Defiant Russia: Putin Unimpressed by EU-US Sanctions

Written by | Wednesday, March 19th, 2014

Russian President Vladimir Putin signed a decree on Monday (17 March) formally recognizing the Ukrainian peninsula of Crimea as a “sovereign and independent state”.  One day later, on Tuesday (18 March) Russian President and the leaders of Crimea signed a bill to absorb the peninsula into Russia, defying the European Union and United States, only hours after the two allies imposed the first sanctions on Russian officials since the end of the Cold War. In an apparent escalation of the tensions, Ukrainian officer has been killed in an attack on a base in Crimea, the first such death since pro-Russia forces took control in February, prompting Kiev to authorize its troops to fire in self-defense. Western powers condemned the treaty that sealed the absorption of Crimea into Russia and announced that a G7 and EU crisis meeting will be held next week in The Hague.
As “promised” by the EU and US leaders, Russia was slapped by sanctions on Monday in response to the referendum on Crimea that took place on Sunday (March 16). Although the referendum was accepted and recognized by Moscow, both Brussels and Washington deem it illegal and illegitimate. According to the official results, more than 96 per cent of Crimean voters expressed their support for the secession from Ukraine. This will effectively be the most fundamental redrawing of the Europe’s map since 2008 when Kosovo claimed independence.  EU foreign ministers said that, as of March 17, the EU has imposed travel bans and asset freezes against 13 Russian officials and eight Ukrainian officials from the disputed region. Brussels did not reveal the blacklist of the sanctioned ones but ensured that more punitive measures are to come in the upcoming days. The EU’s sanctions were ensued by an American announcement that it was imposing financial sanctions on seven top lawmakers and officials of the Russian duma.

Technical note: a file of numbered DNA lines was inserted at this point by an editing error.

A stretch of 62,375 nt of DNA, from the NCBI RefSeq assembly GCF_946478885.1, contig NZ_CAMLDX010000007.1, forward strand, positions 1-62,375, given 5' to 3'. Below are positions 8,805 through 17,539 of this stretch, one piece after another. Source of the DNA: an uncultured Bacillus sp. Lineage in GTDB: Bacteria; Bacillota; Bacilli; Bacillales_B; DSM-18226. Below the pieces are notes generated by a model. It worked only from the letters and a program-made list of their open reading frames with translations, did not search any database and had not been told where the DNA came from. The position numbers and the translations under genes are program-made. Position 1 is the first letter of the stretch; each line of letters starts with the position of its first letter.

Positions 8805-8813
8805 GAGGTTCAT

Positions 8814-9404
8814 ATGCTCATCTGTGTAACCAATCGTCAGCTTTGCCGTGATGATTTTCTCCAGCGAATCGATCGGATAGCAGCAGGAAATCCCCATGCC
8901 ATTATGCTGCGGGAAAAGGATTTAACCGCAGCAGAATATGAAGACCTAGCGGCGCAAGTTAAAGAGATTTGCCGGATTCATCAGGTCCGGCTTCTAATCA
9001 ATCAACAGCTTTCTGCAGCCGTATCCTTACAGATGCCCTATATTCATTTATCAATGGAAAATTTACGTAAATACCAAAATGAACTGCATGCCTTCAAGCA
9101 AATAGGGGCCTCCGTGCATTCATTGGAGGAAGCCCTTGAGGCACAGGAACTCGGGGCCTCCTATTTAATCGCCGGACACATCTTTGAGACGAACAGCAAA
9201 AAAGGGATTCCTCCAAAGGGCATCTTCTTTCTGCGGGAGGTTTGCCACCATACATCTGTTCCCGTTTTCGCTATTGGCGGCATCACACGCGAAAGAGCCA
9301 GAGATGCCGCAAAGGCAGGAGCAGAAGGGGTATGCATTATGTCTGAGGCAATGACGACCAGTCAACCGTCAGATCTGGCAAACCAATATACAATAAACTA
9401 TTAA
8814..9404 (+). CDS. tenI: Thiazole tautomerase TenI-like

US President Obama commented that the joint decision to impose sanctions on Russia has been guided by a fundamental principle and emphasized that the future of Ukraine must be decided by the people of Ukraine. He added that Ukraine’s territorial integrity and sovereignty must be respected, and international law must be upheld. Another US official called these steps against Russia as the most comprehensive sanctions against Moscow since the dissolution of the Soviet Union in 1991. He added that those blacklisted by Washington will be also banned from doing any business on the territory of the United States. Putin himself, suspected in the West of trying to resurrect the former Soviet Union under Russian leadership, does not appear on either of the blacklists. However, the Russian leader appeared rather unimpressed and flashed smiles, described as “mysterious” by some, at a ceremony in which he personally awarded Russian athletes who competed in the recent Sochi Paralympic games.

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